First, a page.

New Sustainability Reporting Standards for the Clothing and Textile Industry

The international clothing and textile sector will have to comply with the first global sustainability reporting standards, which will become mandatory in many countries worldwide from January 1st, 2024.

This will involve all European Union (EU) countries, the United Kingdom, Canada, South Africa, and Australia.

After being approved by the International Sustainability Standards Board (ISSB) in February, the new global sustainability reporting standards will be published by June. 

These sustainability reporting standards measure how companies protect themselves from environmental risks (especially climate-related risks) and other sustainability issues, such as avoiding the use of forced or low-cost labor.

Investors and market operators require transparent, comparable, and credible information to make choices in line with a more sustainable economic approach.

This is important to avoid financing companies that engage in greenwashing practices instead of committing to real environmental, social, and governance issues.

The International Financial Reporting Standards

The first two International Sustainability Standards Board are:

These two standards detail how clothing and textile companies can report on how they are affected by climate change and how they are preparing to address these issues, which can impact their profits.

Their goal is to help global investors better assess the long-term value of listed companies, with sustainability reports issued alongside standard financial reports. 

The ISSB President Emmanuel Faber said “the standards will help to achieve this goal with a new reporting language that reformulates cultures, organizations, and business processes.

Fighting climate change and demonstrating good environmental practice against potential greenwashing claims.

The final draft of S2 on climate disclosures has a special appendix that explains how clothing brands and manufacturers should specifically address this issue.

It instructs clothing brands and manufacturers to report the “percentage of third-party certified raw materials according to an environmental and/or social sustainability standard,” declaring the percentage covered by each standard.

The number of their suppliers who transact directly with them must also be declared: “first-tier suppliers,” such as finished product manufacturers, cutting and sewing facilities, and “second-tier suppliers,” such as “producers, processing facilities, and raw material extraction suppliers (e.g., mills, dyehouses and wash plants, various manufacturers, tanneries, embroiderers, screen printers, farms and/or slaughterhouses).”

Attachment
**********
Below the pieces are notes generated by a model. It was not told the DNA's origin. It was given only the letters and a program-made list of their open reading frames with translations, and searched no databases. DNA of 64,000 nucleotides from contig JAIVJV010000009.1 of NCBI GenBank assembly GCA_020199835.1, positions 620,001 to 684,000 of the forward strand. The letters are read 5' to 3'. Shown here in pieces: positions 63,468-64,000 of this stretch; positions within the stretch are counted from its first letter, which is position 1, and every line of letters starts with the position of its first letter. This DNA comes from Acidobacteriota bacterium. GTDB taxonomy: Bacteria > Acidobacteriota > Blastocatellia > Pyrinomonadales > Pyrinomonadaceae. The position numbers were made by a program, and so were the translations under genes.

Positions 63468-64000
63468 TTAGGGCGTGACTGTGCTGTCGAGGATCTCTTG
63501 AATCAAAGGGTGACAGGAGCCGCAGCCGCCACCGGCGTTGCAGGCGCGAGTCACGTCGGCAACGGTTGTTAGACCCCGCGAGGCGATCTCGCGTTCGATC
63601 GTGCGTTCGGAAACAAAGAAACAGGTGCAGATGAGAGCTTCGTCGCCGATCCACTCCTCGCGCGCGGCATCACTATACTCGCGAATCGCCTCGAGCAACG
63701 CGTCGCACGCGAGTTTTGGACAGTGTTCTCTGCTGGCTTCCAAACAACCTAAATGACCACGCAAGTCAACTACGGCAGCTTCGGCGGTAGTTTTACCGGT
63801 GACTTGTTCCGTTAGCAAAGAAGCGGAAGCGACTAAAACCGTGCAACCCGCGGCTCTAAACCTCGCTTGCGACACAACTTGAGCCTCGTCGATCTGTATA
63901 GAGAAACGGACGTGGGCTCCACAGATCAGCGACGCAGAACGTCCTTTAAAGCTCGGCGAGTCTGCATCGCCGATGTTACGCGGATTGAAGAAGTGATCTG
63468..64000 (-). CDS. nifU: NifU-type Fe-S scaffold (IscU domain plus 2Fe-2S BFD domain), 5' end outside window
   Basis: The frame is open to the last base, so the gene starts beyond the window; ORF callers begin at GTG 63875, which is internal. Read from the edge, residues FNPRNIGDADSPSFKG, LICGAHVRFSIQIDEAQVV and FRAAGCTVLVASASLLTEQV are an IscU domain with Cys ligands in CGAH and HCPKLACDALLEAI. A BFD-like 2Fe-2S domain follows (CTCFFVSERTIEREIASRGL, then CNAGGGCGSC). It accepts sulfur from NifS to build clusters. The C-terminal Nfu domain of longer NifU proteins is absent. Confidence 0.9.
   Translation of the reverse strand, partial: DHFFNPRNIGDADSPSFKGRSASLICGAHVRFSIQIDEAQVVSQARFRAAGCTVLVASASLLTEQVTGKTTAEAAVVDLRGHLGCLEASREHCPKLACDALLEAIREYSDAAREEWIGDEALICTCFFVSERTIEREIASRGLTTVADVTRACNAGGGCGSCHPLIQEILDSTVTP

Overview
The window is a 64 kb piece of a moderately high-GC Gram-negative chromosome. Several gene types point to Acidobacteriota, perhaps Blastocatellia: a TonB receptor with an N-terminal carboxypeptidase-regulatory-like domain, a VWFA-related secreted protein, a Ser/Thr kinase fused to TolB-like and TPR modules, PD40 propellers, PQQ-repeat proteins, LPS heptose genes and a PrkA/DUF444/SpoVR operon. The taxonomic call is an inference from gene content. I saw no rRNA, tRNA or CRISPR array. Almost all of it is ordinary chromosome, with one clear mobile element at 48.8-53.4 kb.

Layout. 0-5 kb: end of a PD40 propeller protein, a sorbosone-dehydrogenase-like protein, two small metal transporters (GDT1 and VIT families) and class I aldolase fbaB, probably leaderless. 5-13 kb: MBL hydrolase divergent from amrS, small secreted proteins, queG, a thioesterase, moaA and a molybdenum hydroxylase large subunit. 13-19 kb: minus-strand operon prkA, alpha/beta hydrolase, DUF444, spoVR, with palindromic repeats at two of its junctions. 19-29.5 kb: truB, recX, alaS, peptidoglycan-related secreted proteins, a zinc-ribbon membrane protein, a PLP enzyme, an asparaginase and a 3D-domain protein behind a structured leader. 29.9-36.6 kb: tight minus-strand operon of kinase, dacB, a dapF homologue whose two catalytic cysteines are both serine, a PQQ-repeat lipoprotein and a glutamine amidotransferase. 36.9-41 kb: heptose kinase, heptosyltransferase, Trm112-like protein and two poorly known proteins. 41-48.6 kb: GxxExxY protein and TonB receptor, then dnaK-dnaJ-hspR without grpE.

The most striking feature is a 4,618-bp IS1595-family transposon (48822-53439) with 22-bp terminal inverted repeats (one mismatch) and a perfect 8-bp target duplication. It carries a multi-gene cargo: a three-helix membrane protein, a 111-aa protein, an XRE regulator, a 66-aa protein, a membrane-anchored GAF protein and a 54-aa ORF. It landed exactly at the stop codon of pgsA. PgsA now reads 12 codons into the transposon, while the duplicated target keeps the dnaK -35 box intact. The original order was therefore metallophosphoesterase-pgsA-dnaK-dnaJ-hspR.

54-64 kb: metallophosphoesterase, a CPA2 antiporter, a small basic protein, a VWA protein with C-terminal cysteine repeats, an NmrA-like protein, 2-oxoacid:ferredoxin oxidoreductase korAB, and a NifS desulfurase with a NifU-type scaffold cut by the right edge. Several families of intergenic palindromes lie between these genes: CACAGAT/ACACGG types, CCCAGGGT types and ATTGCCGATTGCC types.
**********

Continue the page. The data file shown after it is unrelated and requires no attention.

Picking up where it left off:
Key objective of the standards: identify companies that are truly on a path to sustainable profits.

Through these standards, it is shown how a company responds in an uncertain world:

“The ability of companies to manage potential material shortages, supply chain disruptions, price volatility, and reputational risks is made more difficult by sourcing materials from geographically diverse regions through supply chains that often lack transparency.

The ineffective management of this issue can lead to reduced margins, limited revenue growth, and/or higher capital costs.”

Companies that are preparing to or are currently drafting their financial statements should use existing voluntary frameworks and guidelines for sustainability reporting in the period leading up to the issuance of the ISSB standards.

As stated by ISSB, efforts made now for sustainability reporting issues will set the stage for a much more sustainable future for the industry.

How other states are catching up

The United Kingdom, Singapore, Japan, and others have already stated that they could base their sustainability standards on the ISSB guidelines.

The EU is considering the possibility of adding further reporting requirements such as declaring information about their environmental and climate impact, as well as how climate and environment impact their profits: its mandatory detailed standards should be published by June 2023, with recent drafts reflecting the ISSB standard structures.

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